What you need to know from this week's big aviation conference

A bunch of aviation reporters are braving steaming temperatures this week in Las Vegas to bring us news from an important airline conference. I've been following via social media from the home office, and though I haven't seen big news yet, I did notice some interesting tweets. 

If you're on Twitter, you might consider following some of the people below. They know their stuff.

Here is some of what I have learned:

American Airlines will soon add at least three more retro paint jobs. Of the three, I like TWA the best. What about you?

At every industry conference, Southwest executives assure analysts they won't soon charge for checked bags. This one was no different. Do you agree free bags lead to more repeat passengers, as Andrew Watterson, Southwest's senior vice president of network and revenue management, argues?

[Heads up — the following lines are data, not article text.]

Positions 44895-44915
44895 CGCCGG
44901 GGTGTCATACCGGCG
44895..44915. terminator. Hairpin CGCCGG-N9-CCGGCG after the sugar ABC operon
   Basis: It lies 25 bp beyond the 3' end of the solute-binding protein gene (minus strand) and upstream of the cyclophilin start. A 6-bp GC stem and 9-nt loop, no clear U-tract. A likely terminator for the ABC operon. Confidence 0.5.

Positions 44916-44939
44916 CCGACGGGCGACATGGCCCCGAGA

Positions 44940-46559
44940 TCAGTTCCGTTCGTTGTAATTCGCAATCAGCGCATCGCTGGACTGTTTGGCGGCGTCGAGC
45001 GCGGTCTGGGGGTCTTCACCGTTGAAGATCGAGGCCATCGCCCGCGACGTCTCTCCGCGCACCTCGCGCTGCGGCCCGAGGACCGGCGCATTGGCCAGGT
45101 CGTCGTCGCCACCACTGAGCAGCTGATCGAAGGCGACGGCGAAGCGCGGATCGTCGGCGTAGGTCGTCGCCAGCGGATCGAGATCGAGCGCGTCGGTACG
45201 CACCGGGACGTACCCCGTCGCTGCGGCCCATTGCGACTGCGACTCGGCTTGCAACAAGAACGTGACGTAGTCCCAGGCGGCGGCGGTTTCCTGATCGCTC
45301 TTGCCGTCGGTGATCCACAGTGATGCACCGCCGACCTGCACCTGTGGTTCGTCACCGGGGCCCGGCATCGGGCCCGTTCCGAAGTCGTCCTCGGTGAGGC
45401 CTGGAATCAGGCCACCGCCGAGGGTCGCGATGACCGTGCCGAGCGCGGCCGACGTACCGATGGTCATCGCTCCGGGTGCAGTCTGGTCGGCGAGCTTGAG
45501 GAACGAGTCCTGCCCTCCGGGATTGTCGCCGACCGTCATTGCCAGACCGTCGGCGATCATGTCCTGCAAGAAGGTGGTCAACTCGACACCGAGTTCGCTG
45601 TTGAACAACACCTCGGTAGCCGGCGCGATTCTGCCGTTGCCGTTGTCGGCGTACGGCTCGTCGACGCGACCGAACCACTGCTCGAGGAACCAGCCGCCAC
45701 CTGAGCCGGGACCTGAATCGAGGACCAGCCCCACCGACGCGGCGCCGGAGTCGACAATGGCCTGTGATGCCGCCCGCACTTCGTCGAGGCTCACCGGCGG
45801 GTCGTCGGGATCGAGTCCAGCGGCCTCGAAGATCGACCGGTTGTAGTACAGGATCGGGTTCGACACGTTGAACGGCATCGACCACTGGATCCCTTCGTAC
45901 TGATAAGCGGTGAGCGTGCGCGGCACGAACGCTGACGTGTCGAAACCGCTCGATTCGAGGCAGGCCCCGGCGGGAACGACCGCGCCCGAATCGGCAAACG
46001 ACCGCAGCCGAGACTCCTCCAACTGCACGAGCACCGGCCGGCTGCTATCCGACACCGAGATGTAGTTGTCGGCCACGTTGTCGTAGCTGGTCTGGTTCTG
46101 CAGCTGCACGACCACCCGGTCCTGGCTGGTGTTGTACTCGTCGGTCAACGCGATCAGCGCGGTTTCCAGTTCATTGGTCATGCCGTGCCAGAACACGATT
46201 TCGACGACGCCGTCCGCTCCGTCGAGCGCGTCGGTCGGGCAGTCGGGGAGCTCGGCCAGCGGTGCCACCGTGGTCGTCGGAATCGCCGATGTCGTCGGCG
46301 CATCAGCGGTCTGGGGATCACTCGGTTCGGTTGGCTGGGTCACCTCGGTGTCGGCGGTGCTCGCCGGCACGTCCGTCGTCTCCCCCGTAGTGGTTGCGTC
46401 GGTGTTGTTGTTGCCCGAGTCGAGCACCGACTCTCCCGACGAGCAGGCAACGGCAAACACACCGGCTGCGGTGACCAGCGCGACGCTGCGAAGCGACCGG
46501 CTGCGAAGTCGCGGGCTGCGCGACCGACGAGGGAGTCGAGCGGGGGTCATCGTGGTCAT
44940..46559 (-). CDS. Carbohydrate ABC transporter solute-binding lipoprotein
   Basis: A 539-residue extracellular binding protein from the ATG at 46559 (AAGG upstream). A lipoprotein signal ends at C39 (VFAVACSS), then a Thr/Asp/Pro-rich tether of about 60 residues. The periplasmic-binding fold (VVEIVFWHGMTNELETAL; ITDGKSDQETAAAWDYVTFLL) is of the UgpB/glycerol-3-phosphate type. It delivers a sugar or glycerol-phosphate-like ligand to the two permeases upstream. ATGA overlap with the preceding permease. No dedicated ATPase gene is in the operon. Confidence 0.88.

Frontier's president says he is not concerned about the high number of complaints customers have made with the U.S. Department of Transportation. Why? Apparently, he thinks his customers are more tech savvy, and thus more likely to complain online, than legacy carrier passengers. I'm not sure I agree. Do you?

An executive with Frontier's main competitor, Spirit Airlines, also blamed passengers. Spirit believes consumers should understand the business model. Travelers save money, but they give up some perks in return.

Virgin America CEO David Cush likes to speak this mind. In May, you'll remember, he said he thought more airlines should charge for carry-on bags. This week in Las Vegas, he complained that the big four airlines behave like an oligopoly.

Cush also hinted Virgin America wants to add A321s to a fleet that now only consists of A319s and A320s.  But so far, it has been unable to do so. Perhaps Airbus won't give Virgin America a sweet enough deal?

And finally, Jetblue CEO Robin Hayes dished a little bit on JetBlue's new Mint business class product.